Part 1. Let’s talk about giving houseplants as Valentine’s Day gifts. They make the perfect gift: living plant, heart-shaped leaves, fun colors, and a daily reminder of you the gift giver.
What Should You Give For Valentine’s Day Gift?
Valentine’s Day is coming up soon. What do you want to give your sweetheart for a love gift? Roses are beautiful, but expensive and last only a few days. Candy is sweet, but everyone I know is on the Keto diet and trying to avoid extra carbs and sugar.
You might want to consider giving that special someone a houseplant instead. One with heart-shaped leaves, so your love can have “hearts” every day and know how much you love them.
I’ve done some searches for you, and houseplants with heart-shaped leaves are not really common in the indoor garden plant world. But I found some that you’ll really like and that you can easily find at your indoor plant store or on Amazon. This is Part 1 with the top six houseplants with heart-shaped leaves and oozing romance.
Leaf Shapes in Houseplants
The first thing I noticed is that leaf shapes are categorized by the horticulturists out there. It’s called Leaf Morphology, or another term for the study of leaf shape categories.
Leaf Morphology is the science or study of the physical form and external structure of plants. Leaf shapes are a serious topic in the horticulture language, and Wikipedia has even devoted a page to the topic. Here’s a link to that page if you want to know more.
Each shape has its own botanical term to define it. Here are a few examples:
- “Cordate” means a heart-shaped leaf with the petiole or stem attached to the notch.
- “Obcordate” is heart-shaped but the stem is attached to the bottom of the heart instead of the dent.
- “Orbicular” is a round leaf.
- “Elliptic” is an oval leaf with a short or no point.
- “Hastate” is shaped like a spear, pointed at the end with the “handle.”
- “Deltoid” is a triangular leaf with the stem attached to the bottom of the triangle.
Houseplants for Valentine’s Day
We’re going to look at houseplants with cordate or heart-shaped leaves.
Anthurium (Anthurium andraeanum)
Also known as Tailflower, Flamingo Flower, Painter’s Paillette, Tale Flower, Lace Leaf, Anthuriums are an evergreen perennial from wet mountain forests in tropical and subtropical North and South America.
They have beautiful heart-shaped leaves and what some think of as their colorful heart-shaped “flowers.” The flowers are actually contained in dense spirals on the spadix, that spike in the middle of the spathe, which is a modified leaf that surrounds the flower cluster. The spathe is the modified red leaf, the spadix is the spike that suggests a phallic shape.
There you have it! People who breed Anthuriums focus on the spadix and spathe, producing desirable colors.
- Place your Anthurium in an area that receives bright, indirect sunlight.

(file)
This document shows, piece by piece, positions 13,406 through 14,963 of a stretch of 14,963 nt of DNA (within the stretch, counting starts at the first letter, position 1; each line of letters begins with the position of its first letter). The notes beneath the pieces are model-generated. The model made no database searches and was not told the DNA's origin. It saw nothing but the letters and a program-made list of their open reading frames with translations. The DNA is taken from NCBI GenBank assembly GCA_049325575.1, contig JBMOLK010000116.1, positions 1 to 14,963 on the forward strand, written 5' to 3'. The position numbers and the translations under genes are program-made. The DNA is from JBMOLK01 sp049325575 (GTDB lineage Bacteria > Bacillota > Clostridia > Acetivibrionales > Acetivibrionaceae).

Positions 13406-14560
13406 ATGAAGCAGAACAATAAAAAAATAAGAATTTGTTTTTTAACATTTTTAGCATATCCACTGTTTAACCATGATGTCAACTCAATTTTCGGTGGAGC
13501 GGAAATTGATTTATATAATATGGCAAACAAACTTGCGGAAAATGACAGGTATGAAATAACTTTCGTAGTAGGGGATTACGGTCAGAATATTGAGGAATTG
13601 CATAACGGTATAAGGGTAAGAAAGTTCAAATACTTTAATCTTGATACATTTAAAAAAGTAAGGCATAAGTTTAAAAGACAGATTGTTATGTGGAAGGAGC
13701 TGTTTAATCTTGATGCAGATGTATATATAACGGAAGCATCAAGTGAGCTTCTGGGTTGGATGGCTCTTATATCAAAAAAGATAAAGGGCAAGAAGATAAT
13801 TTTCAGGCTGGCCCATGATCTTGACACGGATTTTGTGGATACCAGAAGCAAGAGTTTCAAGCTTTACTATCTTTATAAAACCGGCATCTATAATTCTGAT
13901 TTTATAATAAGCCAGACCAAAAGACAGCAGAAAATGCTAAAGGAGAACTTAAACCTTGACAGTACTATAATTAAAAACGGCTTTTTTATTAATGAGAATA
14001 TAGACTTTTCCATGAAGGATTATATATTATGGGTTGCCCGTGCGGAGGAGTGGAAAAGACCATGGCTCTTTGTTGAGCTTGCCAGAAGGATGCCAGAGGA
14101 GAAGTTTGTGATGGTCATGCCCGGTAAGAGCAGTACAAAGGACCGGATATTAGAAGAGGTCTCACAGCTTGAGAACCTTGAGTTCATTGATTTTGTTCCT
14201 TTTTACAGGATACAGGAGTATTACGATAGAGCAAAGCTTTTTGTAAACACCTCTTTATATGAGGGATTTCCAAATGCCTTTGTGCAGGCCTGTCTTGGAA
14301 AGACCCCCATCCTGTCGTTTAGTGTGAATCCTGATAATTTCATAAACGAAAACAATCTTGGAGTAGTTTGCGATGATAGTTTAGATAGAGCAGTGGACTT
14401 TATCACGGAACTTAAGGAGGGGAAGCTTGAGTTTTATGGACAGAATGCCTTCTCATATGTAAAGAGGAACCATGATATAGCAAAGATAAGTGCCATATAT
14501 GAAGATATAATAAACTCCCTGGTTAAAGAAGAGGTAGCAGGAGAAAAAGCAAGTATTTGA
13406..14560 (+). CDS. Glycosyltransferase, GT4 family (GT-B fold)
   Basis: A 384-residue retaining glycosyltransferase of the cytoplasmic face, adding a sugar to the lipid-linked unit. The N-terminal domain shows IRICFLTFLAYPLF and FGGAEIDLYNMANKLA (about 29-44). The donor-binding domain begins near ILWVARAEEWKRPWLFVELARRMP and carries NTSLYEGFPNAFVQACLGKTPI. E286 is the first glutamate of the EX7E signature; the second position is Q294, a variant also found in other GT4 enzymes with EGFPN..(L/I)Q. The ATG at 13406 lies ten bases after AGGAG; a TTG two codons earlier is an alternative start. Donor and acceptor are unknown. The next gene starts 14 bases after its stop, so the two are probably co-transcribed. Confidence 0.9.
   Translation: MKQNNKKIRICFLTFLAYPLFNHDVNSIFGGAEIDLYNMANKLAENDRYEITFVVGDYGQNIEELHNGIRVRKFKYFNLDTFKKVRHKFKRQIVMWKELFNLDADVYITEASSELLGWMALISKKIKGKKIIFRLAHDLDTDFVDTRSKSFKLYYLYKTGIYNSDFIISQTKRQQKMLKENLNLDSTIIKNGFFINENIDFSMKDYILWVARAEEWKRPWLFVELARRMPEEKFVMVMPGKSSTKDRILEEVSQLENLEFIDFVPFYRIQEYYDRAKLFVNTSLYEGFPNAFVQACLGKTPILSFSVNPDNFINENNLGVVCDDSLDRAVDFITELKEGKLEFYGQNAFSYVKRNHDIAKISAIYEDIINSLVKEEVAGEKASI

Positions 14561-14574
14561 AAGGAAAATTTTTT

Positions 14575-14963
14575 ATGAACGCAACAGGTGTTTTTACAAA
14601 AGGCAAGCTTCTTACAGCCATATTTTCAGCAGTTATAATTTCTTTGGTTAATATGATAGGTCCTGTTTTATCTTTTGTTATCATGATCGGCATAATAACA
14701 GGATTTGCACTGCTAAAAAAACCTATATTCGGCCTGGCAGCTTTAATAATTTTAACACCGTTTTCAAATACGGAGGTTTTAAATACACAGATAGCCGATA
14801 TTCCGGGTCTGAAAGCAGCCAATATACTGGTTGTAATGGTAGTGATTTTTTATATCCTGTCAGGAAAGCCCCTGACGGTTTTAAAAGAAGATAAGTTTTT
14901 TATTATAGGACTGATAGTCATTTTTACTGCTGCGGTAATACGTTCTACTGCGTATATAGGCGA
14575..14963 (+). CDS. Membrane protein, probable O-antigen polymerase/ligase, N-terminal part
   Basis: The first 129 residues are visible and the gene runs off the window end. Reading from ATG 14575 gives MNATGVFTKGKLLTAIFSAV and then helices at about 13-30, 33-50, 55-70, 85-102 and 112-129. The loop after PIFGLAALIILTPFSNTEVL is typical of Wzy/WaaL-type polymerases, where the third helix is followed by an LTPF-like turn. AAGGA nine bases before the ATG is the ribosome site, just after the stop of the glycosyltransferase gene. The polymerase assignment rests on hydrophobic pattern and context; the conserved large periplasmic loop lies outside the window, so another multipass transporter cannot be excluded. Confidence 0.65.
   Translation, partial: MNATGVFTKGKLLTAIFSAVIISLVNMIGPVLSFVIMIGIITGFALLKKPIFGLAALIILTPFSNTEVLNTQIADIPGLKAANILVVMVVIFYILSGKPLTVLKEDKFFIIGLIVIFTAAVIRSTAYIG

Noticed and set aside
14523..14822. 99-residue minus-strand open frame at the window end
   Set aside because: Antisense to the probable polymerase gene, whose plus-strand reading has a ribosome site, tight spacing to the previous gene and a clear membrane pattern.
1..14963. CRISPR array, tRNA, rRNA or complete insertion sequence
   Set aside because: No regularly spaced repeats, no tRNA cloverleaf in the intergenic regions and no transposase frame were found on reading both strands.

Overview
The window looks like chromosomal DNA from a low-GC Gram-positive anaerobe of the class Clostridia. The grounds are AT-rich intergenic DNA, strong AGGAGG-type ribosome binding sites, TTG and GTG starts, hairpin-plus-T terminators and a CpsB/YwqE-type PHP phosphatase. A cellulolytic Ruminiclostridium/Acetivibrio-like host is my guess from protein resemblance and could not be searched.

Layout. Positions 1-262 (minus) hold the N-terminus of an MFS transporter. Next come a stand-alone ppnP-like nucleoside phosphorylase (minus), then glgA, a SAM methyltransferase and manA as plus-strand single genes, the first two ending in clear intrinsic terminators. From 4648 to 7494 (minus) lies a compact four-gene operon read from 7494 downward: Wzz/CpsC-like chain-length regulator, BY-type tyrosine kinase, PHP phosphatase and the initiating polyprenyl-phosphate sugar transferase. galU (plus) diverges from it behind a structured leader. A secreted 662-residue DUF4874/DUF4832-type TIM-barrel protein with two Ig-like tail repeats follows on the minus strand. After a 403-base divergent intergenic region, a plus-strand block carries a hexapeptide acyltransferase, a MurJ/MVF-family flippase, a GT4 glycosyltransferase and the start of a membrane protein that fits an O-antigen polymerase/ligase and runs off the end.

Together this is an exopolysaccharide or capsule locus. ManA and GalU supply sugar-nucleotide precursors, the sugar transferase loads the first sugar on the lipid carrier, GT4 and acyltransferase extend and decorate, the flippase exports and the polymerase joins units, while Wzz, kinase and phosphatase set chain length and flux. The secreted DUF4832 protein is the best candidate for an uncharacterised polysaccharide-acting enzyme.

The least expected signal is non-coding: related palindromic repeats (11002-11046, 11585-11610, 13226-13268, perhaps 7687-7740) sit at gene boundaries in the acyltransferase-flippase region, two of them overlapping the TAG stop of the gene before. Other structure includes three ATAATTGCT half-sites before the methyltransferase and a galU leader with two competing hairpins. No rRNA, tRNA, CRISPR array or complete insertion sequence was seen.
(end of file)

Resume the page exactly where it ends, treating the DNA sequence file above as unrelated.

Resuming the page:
- They love being in a constant temperature away from air vents.
- Your bathroom or kitchen can provide the natural humidity they need.
- Keep the soil moist but not soggy. Use an even watering method, misting if needed.
- Use water to wipe the leaves to remove dust or insects.
- Moderately toxic, be careful around pets and children.
- Propagate by taking a cutting and placing into the potting mix.
Cyclamen (Cyclamen persicum)
Cyclamen are also called Sowbread and Florist’s Cyclamen.
You’ll see Florist’s Cyclamen often around Valentine’s Day. These are perfect gifts for your special someone!
They have lovely heart-shaped foliage and flowers in pink, white, purple, and red colors. Blooming in January, February, and March, the blossoms are produced on long stalks above the foliage. The blossoms have a sweet fragrance to them. The foliage is dark green, sometimes with silver marbling on the top sides of the leaves.
Cyclamen require little care and can bloom for weeks. If you give them proper care and let them go dormant, they can rebloom in the fall.
- Place them in a cool location, next to a window with bright, indirect light
- Keep them in a well-draining potting mix.
- Water when the top of the soil is dry.
- Overwatering is a common problem and can cause tubers to rot.
- They are dormant in summer so don’t water at all. Will rebloom in the fall.
- Slightly toxic, keep away from dogs and cats.
Sweetheart Hoya (Hoya kerrii Craib)
You might see these called Valentine Hoya, Wax Hearts, Sweetheart Plant, Porcelain Flower, Heart Leaf, Lucky Hearts, and Wax Plant.
Just around Valentine’s Day, these cute pots with a single heart-shaped leaf begin to appear on the store indoor plant shelves. This is the Hoya Kerrii, and it might remain a single leaf in that small pot forever! It’s cute though and will take up only a very small space on your desk or countertop!
If you get one of these plants, don’t repot it until it starts to get new growth on it. You might be waiting for a long time, as these single leaves have only a small chance of producing new shoots. And if they do produce new shoots, it might take – wait for it – several years!